Aníbal: So interesting.
Mike: And the problem is that these decisions tend to get made, you know, before people are old enough to go to school. They don't have any idea that they may have some more resources someday. And they also have no idea that the price of this relief they're getting is infinite. They're essentially sacrificing possibility. And they don't know that. So, you know, if you explain that to them and offer them the chance of letting go of that burden, often they'll take it. And then, you know... But that's one way of befriending say, an extreme protector, is helping them understand that they made a perfectly reasonable response to what was facing them. And they didn't have the resources to understand all the implications of that because they were three or four years old at the time. And here they are, they get another chance.
Aníbal: Mike, you say those parts can interfere with the relationship, with the therapeutic relationship, I understood. Are there other parts? Like those ones, suspicious...
Mike: Yeah. Well, that's where I really focus because it's my understanding that the quality of our relationships is a quality of our life. People who have good relationships tend to be happy, productive people, and people who don't have good relationships, no matter what else is going on in their lives tend to be miserable. And there was a time when I was fashionable in the eighties where I was getting clients who were getting their pictures on the covers or magazines, and they were, you know, the movers and the shakers and the captains of industry. And they were all, they were some of the most miserable beings I've ever been in the presence of because nobody liked them, and they didn't like anybody. Their experiences were all people trying to either suck up to them and get something out of them or destroy them in some way or both. And so, they were lonely and miserable and hated everybody and used their considerable power and influence to cause pain. And so, what I tried to do is get to know the parts of them that felt they had to do that because, you know, what I focus on is relationship, particularly the central relationship, because if you've been in a couple, you know that the quality of the space between you and your partner will determine the quality of your life more than any other single factor.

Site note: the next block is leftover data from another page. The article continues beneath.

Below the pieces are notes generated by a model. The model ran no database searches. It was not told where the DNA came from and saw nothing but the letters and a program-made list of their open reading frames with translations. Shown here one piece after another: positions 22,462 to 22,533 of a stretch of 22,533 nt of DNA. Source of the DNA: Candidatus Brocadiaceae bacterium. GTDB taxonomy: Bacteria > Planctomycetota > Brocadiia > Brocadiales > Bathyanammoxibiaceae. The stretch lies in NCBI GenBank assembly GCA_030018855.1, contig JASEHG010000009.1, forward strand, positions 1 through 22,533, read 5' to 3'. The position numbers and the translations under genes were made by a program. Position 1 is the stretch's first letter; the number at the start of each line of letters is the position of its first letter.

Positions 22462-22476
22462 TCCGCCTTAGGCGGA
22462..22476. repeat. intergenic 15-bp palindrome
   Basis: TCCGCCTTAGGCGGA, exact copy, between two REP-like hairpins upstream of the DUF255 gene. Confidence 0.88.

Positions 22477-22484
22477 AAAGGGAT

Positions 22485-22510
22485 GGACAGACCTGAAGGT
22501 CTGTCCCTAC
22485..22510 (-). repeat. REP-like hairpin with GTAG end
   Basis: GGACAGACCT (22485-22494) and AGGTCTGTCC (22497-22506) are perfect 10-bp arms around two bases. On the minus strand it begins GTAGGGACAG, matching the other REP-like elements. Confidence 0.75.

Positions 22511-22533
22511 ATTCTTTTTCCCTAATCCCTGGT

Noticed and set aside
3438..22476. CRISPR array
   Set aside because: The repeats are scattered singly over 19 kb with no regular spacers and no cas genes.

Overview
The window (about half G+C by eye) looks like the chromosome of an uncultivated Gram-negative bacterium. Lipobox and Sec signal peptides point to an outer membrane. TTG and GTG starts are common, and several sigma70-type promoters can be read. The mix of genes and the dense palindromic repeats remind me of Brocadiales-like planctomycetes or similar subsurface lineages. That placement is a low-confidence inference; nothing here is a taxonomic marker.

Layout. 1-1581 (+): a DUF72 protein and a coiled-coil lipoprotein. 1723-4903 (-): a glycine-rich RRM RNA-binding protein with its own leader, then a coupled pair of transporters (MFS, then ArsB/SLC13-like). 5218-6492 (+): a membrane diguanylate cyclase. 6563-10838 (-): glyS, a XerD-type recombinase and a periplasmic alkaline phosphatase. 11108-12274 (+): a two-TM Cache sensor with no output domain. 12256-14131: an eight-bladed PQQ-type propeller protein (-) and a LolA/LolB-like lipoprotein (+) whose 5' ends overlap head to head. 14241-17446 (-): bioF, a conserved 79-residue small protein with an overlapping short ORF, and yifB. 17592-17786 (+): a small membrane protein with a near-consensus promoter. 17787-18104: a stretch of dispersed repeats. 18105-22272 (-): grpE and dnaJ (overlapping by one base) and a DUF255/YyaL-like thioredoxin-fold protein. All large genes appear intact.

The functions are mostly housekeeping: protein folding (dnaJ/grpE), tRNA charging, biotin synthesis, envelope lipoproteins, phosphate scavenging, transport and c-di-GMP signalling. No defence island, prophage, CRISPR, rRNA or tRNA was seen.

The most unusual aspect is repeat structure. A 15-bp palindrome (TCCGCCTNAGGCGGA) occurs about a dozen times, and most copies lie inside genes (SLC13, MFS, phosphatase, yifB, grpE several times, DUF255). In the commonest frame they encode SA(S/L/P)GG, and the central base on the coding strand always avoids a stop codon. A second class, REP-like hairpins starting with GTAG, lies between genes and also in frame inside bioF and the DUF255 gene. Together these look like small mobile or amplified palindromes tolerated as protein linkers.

Mike: And so, I'm really interested in the parts that make that difficult, that make that space feel unsafe and threatening and difficult and see your partner not as a resource, but as, you know, a problem you have to deal with. So I'm really interested in those parts and making friends with them and, you know, helping them find a way to feel safer with the partner, because what happens is that once protectors get very active in a couple, then constantly the couple is in the struggle to prove to the other one that there's a better person. That's what couples fight about is who's a better person. And the more seriously they take that struggle, the more miserable they're going to be. So, I try to help them get out of that fight. And the way I help them try to get out of that fight is by helping them become less and less affected by the sense that they're being judged. So, parts of them that are very reactive to their understanding of other people's opinions.
Tisha: What techniques or skills do you use to support people in being less reactive to the judgments of others?